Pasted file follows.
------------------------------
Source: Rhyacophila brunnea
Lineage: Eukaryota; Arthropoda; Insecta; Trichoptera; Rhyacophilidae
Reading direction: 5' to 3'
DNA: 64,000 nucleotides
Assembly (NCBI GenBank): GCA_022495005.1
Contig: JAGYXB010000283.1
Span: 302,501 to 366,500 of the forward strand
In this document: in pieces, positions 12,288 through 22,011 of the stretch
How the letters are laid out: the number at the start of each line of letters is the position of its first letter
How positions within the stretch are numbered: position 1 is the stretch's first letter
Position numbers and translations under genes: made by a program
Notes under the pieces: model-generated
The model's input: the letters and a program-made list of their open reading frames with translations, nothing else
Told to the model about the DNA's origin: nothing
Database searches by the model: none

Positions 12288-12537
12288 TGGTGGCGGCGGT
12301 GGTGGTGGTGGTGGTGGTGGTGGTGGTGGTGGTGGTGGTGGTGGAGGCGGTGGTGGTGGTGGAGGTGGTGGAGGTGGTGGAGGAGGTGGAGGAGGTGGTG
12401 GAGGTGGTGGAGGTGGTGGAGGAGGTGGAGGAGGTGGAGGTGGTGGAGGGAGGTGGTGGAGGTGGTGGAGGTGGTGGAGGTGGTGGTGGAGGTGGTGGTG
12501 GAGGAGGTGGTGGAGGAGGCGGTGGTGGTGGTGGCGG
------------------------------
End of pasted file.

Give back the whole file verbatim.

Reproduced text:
Source: Rhyacophila brunnea
Lineage: Eukaryota; Arthropoda; Insecta; Trichoptera; Rhyacophilidae
Reading direction: 5' to 3'
DNA: 64,000 nucleotides
Assembly (NCBI GenBank): GCA_022495005.1
Contig: JAGYXB010000283.1
Span: 302,501 to 366,500 of the forward strand
In this document: in pieces, positions 12,288 through 22,011 of the stretch
How the letters are laid out: the number at the start of each line of letters is the position of its first letter
How positions within the stretch are numbered: position 1 is the stretch's first letter
Position numbers and translations under genes: made by a program
Notes under the pieces: model-generated
The model's input: the letters and a program-made list of their open reading frames with translations, nothing else
Told to the model about the DNA's origin: nothing
Database searches by the model: none

Positions 12288-12537
12288 TGGTGGCGGCGGT
12301 GGTGGTGGTGGTGGTGGTGGTGGTGGTGGTGGTGGTGGTGGTGGAGGCGGTGGTGGTGGTGGAGGTGGTGGAGGTGGTGGAGGAGGTGGAGGAGGTGGTG
12401 GAGGTGGTGGAGGTGGTGGAGGAGGTGGAGGAGGTGGAGGTGGTGGAGGGAGGTGGTGGAGGTGGTGGAGGTGGTGGAGGTGGTGGTGGAGGTGGTGGTG
12501 GAGGAGGTGGTGGAGGAGGCGGTGGTGGTGGTGGCGG